Mathematics

The mind being thus opened and prepared by the instructive ancients some time is devoted to the mathematics, one great use of which science is, that it accustoms the mind to close and accurate thinking, conclusive reasoning, and requires diligence and application, which are found to be so necessary in enabling us to understand other sciences. Besides, as the knowledge of numbers and quantity is found to be so necessary in life, the mathematical sciences which teach us the nature, relations, and proportions of these, are justly esteemed a necessary and useful part of a liberal education. But the great and chief use of the mathematics is that by contemplating mathematical truths, the mind becomes so conversant with the nature and evidence of truth in general, and the necessary and natural connection which all truths have with each other, that it contracts an affection for truth and justice, of conception in every thing so far as it can be attained and the matter of things will admit. From these advantages, gentlemen, you must be convinced that the mathematics is a very proper, useful, and necessary part of a liberal education.

Rhetoric

The belles lettres, and rhetoric also constitute part of education. This science, as most of you know, gentlemen, treats of taste or that faculty by which we perceive beauty, order, harmony, and proportion in natural objects or works of art, the excellence of which consists in the direct imitation of nature. As we daily view objects of beauty and deformity it is of great importance that we cultivate that faculty by which we may be enabled to distinguish the beautiful from the deformed, the sublime from the trivial, the regular from the irregular, according to the standard or original of all those which are discernable in nature. This science is the more noble, as by cultivating our taste we are also improving our reason and judgment. To apply the principles of good sense to composition and discourse; to examine what is beautiful and why it is so; to employ ourselves in distinguishing accurately between the specious and the solid, between affected and natural ornament, must certainly improve our reason and judgment. The cultivation of this faculty of taste has also a moral tendency. A just relish of what is beautiful, proper, elegant, and ornamental in writing or painting is a fine preparation for the same just relish of these qualities in character and behavior. I think, gentlemen, there can be no hesitation in pronouncing this to be an elegant, proper, and very useful part of a liberal education.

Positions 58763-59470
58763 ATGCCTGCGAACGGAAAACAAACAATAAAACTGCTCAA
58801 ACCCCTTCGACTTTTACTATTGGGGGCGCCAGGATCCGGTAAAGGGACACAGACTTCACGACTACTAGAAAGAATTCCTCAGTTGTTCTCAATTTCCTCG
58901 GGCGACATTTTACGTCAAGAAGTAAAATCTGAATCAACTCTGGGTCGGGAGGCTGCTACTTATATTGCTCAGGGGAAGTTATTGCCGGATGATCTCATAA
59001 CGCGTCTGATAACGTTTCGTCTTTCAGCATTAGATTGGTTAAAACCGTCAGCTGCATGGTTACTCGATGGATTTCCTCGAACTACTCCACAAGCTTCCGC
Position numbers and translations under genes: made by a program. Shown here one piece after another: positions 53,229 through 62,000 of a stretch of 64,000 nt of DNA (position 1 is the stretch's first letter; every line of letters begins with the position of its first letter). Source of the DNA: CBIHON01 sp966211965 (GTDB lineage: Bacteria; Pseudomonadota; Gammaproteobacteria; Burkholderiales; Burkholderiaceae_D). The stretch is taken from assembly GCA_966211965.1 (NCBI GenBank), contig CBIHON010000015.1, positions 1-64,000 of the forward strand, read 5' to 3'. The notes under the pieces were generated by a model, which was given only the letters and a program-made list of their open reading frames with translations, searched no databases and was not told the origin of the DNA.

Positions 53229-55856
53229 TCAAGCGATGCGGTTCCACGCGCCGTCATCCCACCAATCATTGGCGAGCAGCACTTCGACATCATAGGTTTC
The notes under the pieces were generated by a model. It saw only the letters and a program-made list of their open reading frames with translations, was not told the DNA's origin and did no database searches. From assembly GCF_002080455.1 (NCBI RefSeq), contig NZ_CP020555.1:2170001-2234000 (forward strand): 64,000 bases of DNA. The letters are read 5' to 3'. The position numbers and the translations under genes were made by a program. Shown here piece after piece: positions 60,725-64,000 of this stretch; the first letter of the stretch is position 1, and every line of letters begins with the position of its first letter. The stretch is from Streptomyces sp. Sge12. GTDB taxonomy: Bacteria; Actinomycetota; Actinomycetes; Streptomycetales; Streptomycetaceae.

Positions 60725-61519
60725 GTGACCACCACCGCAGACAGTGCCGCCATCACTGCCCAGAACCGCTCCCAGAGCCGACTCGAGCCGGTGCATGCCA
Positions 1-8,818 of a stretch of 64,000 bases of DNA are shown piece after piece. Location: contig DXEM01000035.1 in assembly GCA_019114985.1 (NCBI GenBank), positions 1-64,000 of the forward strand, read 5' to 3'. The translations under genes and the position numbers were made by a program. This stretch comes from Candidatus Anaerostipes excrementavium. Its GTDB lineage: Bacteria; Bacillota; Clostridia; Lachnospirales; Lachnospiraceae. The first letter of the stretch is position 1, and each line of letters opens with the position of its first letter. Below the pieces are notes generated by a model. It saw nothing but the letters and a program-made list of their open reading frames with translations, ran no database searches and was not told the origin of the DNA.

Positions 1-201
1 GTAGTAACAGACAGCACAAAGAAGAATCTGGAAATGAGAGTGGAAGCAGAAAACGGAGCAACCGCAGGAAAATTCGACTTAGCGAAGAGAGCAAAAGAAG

Logic

Another branch studied in this seminary is logic; or the art of using reason well in our inquiries after truth, and our communication of it to others. As reason is the glory of our nature, and one of the chief excellencies by which we are distinguished from the inferior animals; and as by the cultivation of our reason we are enabled more fully to distinguish truth from falsehood, good from evil, it is certainly our duty to assist it by every proper means. Logic assists reason and points out the various prejudices to which we are subject in the present imperfect state and certainly no one will doubt the utility of this science when he recollects that there are many things wrapped in such obscurity, and many truths so deep that his unassisted reason cannot comprehend them.

Geography and History.